Give Me A Break!

Breakdancing to be recognized at the 2024 Summer Olympics in Paris


Liliyana Colon, Staff Writer

From the cement streets of New York in the 1970s to the massive stage of the Olympic Games, break dancing has taken a path that few could have predicted.

Break dance–also known as “breaking”–made its Olympic debut at the 2018 Youth Olympic Games in Buenos Aires.  As a result of its “exceptional success” in 2018, the sport will be included in the 2024 Summer Olympics in Paris.

Breaking began in New York City in the 1970s and was especially popular among the Bronx’s Latino and Black communities. Some people are worried the Olympics may tarnish the sports culture, while others think this could inspire young dancers. The sport has grown in popularity over the last 50 years, progressing from cardboard-covered streets to dance studios and, finally, to formal competitions. Elkhart High School sophomore Tyler Levitz has taken up break dancing as a fun side-hobby. He chose to speak on the art of breaking, saying, “Breakdancing is real unique, because it requires the dancer to apply their own creativity, and the majority of the dancing is freestyle, which means you gotta think on the spot.”

Since the 1990s, breaking competitions have been organized all around the world. This has contributed to the dance form’s popularity spreading beyond urban hip-hop communities and into the general public. Music has a huge influence on the scene in many ways, and as music has evolved, so has breaking. Breakers began dancing to a record’s “break” in the 70s, and DJs used to loop that piece continuously so that it was long enough for people to dance to. The scene and music have evolved significantly since then, but the DJ continues to play a crucial part in breaking battles, because they set the tone for the entire event and how the breakers move.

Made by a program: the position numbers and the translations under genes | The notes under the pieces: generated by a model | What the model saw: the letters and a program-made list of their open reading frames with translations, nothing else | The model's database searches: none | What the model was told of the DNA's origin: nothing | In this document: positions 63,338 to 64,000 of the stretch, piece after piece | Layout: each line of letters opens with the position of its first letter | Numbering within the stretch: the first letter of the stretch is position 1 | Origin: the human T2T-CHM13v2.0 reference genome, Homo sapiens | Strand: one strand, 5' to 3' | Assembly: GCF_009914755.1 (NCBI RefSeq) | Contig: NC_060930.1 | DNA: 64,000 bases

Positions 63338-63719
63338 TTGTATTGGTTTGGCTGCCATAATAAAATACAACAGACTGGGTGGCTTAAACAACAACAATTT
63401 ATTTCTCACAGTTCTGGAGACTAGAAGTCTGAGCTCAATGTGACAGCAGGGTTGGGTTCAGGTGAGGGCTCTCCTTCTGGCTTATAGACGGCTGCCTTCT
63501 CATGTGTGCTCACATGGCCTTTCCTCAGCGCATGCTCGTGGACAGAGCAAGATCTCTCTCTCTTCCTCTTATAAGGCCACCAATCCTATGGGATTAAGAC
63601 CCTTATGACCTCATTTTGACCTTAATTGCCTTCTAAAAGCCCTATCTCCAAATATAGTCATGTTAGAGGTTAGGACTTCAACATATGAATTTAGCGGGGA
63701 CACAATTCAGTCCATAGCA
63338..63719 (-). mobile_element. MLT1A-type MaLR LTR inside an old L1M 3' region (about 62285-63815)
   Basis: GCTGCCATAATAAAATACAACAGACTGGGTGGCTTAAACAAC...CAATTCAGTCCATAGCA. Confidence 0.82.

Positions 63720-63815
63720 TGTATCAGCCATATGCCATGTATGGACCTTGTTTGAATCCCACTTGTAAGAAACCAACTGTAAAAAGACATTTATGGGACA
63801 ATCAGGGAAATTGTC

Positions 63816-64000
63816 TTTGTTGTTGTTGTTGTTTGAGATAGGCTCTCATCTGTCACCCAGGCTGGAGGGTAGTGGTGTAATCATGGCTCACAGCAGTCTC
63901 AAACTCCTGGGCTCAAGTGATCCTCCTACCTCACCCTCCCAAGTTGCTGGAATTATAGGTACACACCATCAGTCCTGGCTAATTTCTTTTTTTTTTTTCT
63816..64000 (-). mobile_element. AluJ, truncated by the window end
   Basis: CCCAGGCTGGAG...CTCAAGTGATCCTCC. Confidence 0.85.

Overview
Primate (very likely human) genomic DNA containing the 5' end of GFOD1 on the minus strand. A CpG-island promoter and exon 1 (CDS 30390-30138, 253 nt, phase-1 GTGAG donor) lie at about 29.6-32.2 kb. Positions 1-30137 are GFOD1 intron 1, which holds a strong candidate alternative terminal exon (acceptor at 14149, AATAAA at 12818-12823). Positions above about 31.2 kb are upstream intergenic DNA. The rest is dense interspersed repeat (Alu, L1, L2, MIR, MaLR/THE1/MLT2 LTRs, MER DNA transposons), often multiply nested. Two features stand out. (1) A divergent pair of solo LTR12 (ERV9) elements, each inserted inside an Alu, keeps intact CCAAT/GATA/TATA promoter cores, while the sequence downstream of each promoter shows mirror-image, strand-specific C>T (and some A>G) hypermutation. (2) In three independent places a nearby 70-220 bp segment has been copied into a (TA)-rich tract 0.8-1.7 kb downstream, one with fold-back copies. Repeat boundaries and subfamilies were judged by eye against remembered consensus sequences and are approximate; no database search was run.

For example, 10 to 15 years ago, New York City was known for its more aggressive, fast-paced style. Meanwhile, Philadelphia, barely a 2-hour drive away, was recognized for having a more classic, fundamental approach, which was mirrored in the breaks and funk music. Even now, one can notice the influence of music on individual breakers and how they’ve created their techniques according to their musical tastes.

Many will be waiting for the debut in Paris not on a mat in a gym, but on a high-production dance floor with the Eiffel Tower as a backdrop. This won’t just be the Olympic debut of a sport; it will be the Olympic debut of a spectacle.